The Spectator's Notes

If we vote Leave, will Juncker have us shot?

Also in The Spectator’s Notes: The EEA, the memoirs of Algy Cluff, and whatever happened to Tory modernisation?

28 May 2016

9:00 AM

28 May 2016

9:00 AM

Obviously there is no such thing as ‘Cameronism’, as there is ‘Thatcherism’; but once upon a time, David Cameron did have a project. It was called Tory modernisation, and his most imaginative adviser on the subject was Steve Hilton. At Policy Exchange, on Wednesday, Mr Hilton spoke, Mark Antony-like, over the dead body of Tory modernisation. On virtually every modernising count — localism, openness to the world, looking to the future, ignoring the interests of the rich — the EU is failing, he said. Yet Mr Cameron is staking his career on it. It is rather as if Mrs Thatcher, in her last years in office, were fighting flat out for nationalisation.

The Leave camp sometimes looks stumped because it cannot give a precise answer to what would happen economically if we were not in the EU. This is always a problem for people who believe in freedom rather than government control. In the 1970s, inflation and bad labour relations were the enemy. It became an article of faith among the elites that the answer was a ‘prices and incomes policy’ in which wise people, managed by governments, decided what should be the fair relation between the two. The widely worshipped J.K. Galbraith explained in 1975 that ‘pay and price curbs will be a permanent feature, both in Britain and in every other industrial nation’. Anyone who suggested otherwise had to put up with ‘How on earth will you control it? What will you do about industrial anarchy?’ People who said that essentially the best thing to do was to break the automatic linkage between pay and prices and then see what happened next were considered mad. By the 21st century, no western country any longer had such curbs, and even the heirs of Galbraith are not trying to bring them back. Almost all of the economic arguments for membership of the EU are based on fear of freedom. It is, unfortunately, a powerful emotion.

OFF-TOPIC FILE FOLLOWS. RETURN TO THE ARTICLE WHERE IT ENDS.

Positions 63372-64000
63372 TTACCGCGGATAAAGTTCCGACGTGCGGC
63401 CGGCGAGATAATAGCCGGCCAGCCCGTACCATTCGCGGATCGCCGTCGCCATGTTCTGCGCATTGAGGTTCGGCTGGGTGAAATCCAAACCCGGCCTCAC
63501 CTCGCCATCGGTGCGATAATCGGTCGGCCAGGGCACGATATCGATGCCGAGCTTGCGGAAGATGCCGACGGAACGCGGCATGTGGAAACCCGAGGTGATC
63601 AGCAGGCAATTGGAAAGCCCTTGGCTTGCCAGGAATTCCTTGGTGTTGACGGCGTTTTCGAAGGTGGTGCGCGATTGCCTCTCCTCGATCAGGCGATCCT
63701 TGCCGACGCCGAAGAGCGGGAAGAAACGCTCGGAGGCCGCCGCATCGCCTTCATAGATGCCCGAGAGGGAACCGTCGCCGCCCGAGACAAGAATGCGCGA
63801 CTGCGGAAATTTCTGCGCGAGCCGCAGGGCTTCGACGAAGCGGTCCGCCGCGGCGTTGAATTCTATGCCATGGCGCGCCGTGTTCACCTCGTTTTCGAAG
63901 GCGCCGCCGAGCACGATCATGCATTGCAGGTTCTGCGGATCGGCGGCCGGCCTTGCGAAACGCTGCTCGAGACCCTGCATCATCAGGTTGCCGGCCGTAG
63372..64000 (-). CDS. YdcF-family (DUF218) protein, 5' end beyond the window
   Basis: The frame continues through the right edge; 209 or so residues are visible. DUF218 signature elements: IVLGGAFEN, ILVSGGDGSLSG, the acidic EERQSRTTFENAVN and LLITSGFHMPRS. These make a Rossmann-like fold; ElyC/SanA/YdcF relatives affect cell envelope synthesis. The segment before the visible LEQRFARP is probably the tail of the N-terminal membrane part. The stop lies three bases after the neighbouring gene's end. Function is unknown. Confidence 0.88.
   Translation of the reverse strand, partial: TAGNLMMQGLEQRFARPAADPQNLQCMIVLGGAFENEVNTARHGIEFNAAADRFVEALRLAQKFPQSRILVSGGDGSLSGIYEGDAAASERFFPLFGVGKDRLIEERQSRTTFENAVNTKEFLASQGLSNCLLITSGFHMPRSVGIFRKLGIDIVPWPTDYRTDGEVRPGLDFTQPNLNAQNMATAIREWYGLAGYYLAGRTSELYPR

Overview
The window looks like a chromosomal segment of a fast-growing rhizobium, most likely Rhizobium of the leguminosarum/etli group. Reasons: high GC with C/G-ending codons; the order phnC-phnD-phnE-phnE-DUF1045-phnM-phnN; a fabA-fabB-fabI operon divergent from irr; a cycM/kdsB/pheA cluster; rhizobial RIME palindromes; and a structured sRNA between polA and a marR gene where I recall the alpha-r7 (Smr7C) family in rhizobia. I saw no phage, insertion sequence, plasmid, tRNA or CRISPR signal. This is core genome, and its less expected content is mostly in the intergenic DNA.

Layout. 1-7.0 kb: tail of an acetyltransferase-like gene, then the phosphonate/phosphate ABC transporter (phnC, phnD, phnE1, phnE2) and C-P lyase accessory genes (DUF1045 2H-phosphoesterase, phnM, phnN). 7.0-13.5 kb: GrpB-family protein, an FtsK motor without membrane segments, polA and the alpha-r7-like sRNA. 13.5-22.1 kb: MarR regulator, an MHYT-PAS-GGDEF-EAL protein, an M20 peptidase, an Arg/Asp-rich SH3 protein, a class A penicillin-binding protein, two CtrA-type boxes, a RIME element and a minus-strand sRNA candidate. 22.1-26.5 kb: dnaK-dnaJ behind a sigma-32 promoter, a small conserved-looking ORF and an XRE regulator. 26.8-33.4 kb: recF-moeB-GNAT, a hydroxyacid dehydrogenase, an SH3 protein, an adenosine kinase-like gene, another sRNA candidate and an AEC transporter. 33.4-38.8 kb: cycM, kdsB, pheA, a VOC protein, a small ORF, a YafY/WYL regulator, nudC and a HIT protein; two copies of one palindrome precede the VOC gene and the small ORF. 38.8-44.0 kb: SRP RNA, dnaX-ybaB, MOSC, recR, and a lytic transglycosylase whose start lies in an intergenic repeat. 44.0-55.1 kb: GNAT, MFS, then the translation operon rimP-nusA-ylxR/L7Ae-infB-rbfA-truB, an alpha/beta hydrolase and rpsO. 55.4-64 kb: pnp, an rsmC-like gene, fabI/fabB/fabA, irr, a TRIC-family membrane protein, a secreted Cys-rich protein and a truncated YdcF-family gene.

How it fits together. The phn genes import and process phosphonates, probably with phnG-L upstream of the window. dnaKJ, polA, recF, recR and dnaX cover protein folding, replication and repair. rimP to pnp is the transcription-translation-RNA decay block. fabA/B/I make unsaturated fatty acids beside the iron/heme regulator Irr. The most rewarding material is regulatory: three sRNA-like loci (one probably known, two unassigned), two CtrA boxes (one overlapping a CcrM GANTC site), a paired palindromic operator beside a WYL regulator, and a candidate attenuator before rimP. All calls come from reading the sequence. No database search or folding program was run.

One thing I miss in the No campaign is a front-rank real expert, rather like that man on the radio called Bill Frindall who used to know every cricket score in history. As the government publishes every day of the campaign a stupendous amount of facts which are not true, it is no good just complaining. You have to refute them, giving chapter and verse. It is a difficulty for the Leave camp that most of its members, because they do not like rule by Brussels, are not absolutely secure in their knowledge of its details. An exception is Daniel Hannan. Vote Leave should put him forward more.